If you are interested in a unique cardiac screening we offer several options to help reduce risk factors as well as educate and empower you to be at your healthiest.

For more information or to schedule a CIMT contact our office at 517-324-9400 or visit our website.

Dr. Alicia Williams is a Board Certified Cardiologist specializing in Integrative Cardiology.

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Are you tired more than you would like to be?

I hear this often from many patients that come to see me. Many times they are worried and also ask, “Is my heart okay?” The Human heart beats around 100,000 times in a single day. So, if someone lives up to 70 years, his or her heart will beat for 2.5 billion times. The heart pumps the blood and sends it to different tissues and organs in our body through 60,000 miles of blood vessels! The heart supplies itself its own blood supply. When the heart pumps it fills the arteries that surround the heart called the coronary arteries. That alone is enough to make you tired. Our heart requires a large amount of energy and if we do not provide our bodies enough healthy fuel, we run the risk of heart disease. If we at least supply the body some basic requirements we can make a big difference in heart health. Dr. Dean Ornish, a leader in Preventative Cardiology, outlines basic requirements that appear to be critical for preventing and reversing heart disease. More vegetables, stress reduction, increased movement, quit smoking, and LOVE MORE are at the core of his reversal of heart disease program. If you have concerns about your heart risk we can help you. You want your heart to be strong and happy and so do we!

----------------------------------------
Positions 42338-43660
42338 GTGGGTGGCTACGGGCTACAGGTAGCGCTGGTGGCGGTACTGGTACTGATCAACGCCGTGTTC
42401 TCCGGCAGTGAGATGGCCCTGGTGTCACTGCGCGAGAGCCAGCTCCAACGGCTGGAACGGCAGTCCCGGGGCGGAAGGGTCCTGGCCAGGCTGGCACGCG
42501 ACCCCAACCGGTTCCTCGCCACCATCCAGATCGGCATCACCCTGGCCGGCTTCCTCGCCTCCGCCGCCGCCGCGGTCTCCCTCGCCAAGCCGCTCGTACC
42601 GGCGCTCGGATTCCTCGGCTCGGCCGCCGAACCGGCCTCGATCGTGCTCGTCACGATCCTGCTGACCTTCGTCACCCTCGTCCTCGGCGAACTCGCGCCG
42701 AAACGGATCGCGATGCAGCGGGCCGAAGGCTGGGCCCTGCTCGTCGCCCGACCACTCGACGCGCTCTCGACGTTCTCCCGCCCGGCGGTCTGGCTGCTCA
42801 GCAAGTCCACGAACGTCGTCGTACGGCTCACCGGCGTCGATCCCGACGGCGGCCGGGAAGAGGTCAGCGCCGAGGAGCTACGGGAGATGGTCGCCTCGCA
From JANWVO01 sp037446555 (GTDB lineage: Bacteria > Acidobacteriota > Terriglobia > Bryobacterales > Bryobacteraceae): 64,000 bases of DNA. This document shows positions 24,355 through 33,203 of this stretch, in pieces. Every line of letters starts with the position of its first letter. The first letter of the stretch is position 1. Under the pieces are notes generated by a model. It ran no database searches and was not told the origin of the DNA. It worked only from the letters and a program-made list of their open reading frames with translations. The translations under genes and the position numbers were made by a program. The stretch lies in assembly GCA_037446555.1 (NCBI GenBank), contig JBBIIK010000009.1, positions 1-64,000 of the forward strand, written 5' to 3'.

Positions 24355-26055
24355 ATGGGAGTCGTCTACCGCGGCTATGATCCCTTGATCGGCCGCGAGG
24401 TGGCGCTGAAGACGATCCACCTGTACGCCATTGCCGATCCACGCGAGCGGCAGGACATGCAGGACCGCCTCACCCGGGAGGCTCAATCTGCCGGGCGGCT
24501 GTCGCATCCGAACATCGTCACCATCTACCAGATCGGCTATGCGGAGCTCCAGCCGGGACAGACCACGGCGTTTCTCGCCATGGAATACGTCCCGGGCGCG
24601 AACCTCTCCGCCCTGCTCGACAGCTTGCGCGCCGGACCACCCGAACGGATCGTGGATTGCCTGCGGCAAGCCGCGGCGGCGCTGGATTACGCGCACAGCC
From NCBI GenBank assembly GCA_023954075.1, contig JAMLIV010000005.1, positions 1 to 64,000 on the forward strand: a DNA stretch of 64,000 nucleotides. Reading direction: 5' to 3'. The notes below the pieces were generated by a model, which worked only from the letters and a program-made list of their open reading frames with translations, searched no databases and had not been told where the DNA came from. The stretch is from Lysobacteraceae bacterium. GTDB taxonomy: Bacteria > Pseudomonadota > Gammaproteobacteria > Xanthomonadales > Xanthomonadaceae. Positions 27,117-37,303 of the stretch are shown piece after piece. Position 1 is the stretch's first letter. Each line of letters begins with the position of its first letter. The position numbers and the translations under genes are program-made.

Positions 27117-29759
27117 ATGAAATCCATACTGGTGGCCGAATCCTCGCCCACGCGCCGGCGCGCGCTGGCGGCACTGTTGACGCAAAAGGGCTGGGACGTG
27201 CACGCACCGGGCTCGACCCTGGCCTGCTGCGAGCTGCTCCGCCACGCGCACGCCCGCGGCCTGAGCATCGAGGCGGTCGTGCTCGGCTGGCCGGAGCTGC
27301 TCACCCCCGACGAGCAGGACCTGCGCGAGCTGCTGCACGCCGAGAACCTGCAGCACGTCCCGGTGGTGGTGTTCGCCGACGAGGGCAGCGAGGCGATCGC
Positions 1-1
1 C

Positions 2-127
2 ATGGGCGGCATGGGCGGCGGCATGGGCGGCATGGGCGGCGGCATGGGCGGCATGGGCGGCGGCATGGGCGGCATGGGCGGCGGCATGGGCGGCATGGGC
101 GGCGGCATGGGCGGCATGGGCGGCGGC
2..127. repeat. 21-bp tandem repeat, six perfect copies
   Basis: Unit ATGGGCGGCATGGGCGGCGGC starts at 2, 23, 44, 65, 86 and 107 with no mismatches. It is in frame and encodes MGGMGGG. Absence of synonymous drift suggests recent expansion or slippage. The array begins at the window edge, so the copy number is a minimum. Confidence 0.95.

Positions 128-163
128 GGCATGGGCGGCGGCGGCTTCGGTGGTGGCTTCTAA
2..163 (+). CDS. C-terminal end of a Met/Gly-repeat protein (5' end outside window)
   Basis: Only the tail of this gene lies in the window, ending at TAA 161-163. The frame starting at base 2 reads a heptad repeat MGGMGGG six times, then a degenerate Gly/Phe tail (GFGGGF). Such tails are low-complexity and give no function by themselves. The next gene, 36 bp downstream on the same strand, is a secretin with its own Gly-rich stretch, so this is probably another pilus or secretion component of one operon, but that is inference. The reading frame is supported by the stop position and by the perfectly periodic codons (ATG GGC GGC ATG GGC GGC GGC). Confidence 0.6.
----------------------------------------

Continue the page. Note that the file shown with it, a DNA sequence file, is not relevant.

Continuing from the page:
Dr. Alicia Williams is a Board Certified Cardiologist specializing in Integrative Cardiology. For more information visit our website.